As shown best in FIG. 5, each link in the roller chain 27 has rigidly mounted thereto an L-shaped tab 28 which serves as an attachment base upon which to mount the laterally extending cross-bars 29 that extend between and thereby connect, via suitable fasteners, with the left and right hand roller chains 27. Mounted at each end of the conveyor structure 22 is a rotatable shaft 32, 33 upon which is mounted a spaced-apart pair of sprockets 31 over which the roller chain 27 is received. Thus, two sprockets 31 are operatively mounted upon the drive shaft 32 and similarly upon the idler shaft 33. A chain-tensioner mechanism 34 is mounted near the discharge end 34 of the conveyor 22, as dearly shown in FIG. 4. The drive shaft 32 is driven by a variable speed motor transmission unit (not shown), so that the conveyor will advance in the direction of the arrows 36, as indicated in FIG. 1, from the tortilla loading station 11 to the tostada delivery station 12, for carrying the tortilla carrying elements through the cooking zone, the hot cooking oil in the pan 14.
Referring particularly to FIGS. 2, 5, and 6, a plurality of mold sets 37 are fixedly secured to the conveyor cross-bars 29 by fasteners such as cap screws 38. It will be understood and on certain occasions such as in maintenance or repair or change in product size or shape it is highly desirable to have the capability of removal, replacement or substitution of one or more of the mold sets 37. This is facilitated and may be expeditiously achieved by removal of the cap screws or similar fasteners 38 and dismounting of the selected mold sets 37 from the cross bars 29. For example, this feature is advantageous should one or more of the mold sets 37 suffer operational wear or damage or when it is desired to replace one or all of the mold sets 37 to achieve a different cooked shape or some other specific purpose of the operator, the food processor.
In FIGS. 2, 5 and 6 it is shown that the mold sets 37 comprise molds elements of hermaphrodite configuration, that is to say that each mold is configured to present on one side, FIG. 5, a concave female component and on the opposite side, FIG. 6, a convex male component. As shown in FIG. 2, the mold sets 37 in this embodiment are formed in lateral pairs with three lateral pairs being mounted on each cross bar 29 thus giving six mold sets extending across the cooker 10. This invention however is not limited to a six-across configuration of mold sets for the reason that it would be apparent to a worker skilled in this field that the number of mold sets may be varied to achieve a desired production output capacity of the cooker 10. Thus it is within the scope of this invention, as indicated in FIGS. 11 and 12, to have a conveyor carrying a series of single hermaphrodite molds through a cooker 10 as well as a conveyor carrying molds in lateral pairs with two, four, five, up to even eight or ten lateral pairs extending across the cooker 10, all as production requirements dictate.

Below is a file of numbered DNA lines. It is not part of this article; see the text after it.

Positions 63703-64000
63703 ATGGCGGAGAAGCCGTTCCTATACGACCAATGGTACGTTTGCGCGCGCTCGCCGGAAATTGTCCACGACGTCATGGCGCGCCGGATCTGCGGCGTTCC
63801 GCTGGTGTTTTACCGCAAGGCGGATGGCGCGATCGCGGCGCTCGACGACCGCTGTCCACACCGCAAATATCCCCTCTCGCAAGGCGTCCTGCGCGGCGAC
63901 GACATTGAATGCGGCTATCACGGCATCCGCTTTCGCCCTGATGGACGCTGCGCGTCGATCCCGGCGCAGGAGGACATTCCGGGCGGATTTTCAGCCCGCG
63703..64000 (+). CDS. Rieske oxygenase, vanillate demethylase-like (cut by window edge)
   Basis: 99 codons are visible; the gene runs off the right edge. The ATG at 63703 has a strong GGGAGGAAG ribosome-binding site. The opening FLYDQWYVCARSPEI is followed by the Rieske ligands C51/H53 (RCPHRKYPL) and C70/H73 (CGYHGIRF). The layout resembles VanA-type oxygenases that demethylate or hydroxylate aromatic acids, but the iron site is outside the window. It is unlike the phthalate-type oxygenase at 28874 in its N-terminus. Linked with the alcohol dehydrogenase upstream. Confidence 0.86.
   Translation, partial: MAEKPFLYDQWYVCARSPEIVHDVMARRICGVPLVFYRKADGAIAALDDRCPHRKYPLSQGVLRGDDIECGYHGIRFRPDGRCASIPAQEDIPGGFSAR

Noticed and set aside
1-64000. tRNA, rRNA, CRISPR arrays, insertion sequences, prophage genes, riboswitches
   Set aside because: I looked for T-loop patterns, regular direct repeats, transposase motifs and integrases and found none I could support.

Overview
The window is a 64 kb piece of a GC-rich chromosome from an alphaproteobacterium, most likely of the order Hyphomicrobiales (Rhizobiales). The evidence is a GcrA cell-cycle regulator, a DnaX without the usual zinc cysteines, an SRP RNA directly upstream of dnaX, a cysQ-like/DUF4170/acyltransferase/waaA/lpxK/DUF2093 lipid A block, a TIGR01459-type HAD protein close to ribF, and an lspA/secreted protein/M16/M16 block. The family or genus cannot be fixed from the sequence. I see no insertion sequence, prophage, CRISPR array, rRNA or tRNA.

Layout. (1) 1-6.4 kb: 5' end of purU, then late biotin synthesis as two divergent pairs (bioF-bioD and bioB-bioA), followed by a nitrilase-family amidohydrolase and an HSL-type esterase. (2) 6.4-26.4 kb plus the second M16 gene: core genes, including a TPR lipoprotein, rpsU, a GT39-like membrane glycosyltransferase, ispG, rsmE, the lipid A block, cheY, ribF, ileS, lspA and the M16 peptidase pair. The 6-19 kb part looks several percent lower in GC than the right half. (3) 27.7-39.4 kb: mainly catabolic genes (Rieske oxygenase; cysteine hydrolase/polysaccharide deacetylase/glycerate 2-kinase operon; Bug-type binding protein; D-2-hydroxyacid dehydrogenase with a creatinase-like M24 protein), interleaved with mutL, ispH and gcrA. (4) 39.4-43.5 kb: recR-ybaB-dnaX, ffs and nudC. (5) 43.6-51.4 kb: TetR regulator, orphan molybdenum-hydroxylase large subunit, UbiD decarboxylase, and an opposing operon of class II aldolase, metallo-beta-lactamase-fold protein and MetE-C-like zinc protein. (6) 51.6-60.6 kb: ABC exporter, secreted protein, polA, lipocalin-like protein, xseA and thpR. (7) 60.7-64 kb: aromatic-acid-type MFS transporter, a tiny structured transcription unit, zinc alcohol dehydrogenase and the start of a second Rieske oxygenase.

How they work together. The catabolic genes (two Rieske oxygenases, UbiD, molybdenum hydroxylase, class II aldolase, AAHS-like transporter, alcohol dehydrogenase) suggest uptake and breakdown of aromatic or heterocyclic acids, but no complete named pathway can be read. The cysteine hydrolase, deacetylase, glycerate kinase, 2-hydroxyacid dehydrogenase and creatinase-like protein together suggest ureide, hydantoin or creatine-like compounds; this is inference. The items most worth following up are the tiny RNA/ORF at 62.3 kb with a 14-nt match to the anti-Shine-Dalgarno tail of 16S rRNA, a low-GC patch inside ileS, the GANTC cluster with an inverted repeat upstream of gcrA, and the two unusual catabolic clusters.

FIGS. 5 and 6 depict the opposite sides of a mold set 37, FIG. 5 illustrating the concave or cavity portion 39 of the mold set and FIG. 6 illustrating the convex mold surface 41. Both the concave surface 39 and the convex surface 41 define walls of the mold 37 and are provided with a multiplicity of spaced-apart apertures 42 which permit the flow of cooking oil into and through the mold sets 37. An end connector panel 43 is integrally formed alone one margin of the convex mold surface 41. An end spacer panel 44 is integrally formed at each end of the concave mold surface 39. A bottom connector panel 46 is integrally formed as by bending at a right angle from the convex surface 41 and is fixedly secured as by welding to the mold element 39 so as to establish thereby a box-like structure comprising the end or side panels 43 and the bottom connector panel 46. The upper portion of the mold set may be configured as illustrated in FIG. 5 with the spaced-apart in turned panels 47 defining a slot there between so as to receive connectors (not shown) for securing the mold set to the crossbar 29. A U-shaped top connector panel 48 is fixedly secured as by spot-welding to the concave and convex mold panels and is positioned as shown in FIGS. 5 and 6 so as to receive therein the carrier bar 29.
As indicated in FIG. 3, a procession of mold sets 37 are connected to the roller chains 27 and oriented so that the convex mold surface proceeds in the direction of travel 36 and thus places each concave mold surface 39 in close proximity to the next trailing mold set and in particular to the convex surface 41 thereof.
Thus it will be understood that the series of mold sets 37 on the conveyor 22 move in close proximity. However means are provided to inhibit or prevent the convex mold surface 41 of a one mold set 37 from fully engaging the concave mold surface 39 of the next adjacent mold set, in other words to provide a space between adjacent complimentary mold surfaces for forming a tortilla into a cooked tostada. To this end a plurality of abutment stops or stubs 49 are disposed in a protruding relationship near the bottom margin of the concave mold surface 39 shown best in FIG. 5. The abutment stops 39 engage the next adjacent convex mold surface 41 thus preventing full closure between the complimentary surfaces and thereby establish a cavity or pocket, in which the tortilla resides during the cooking step of the process.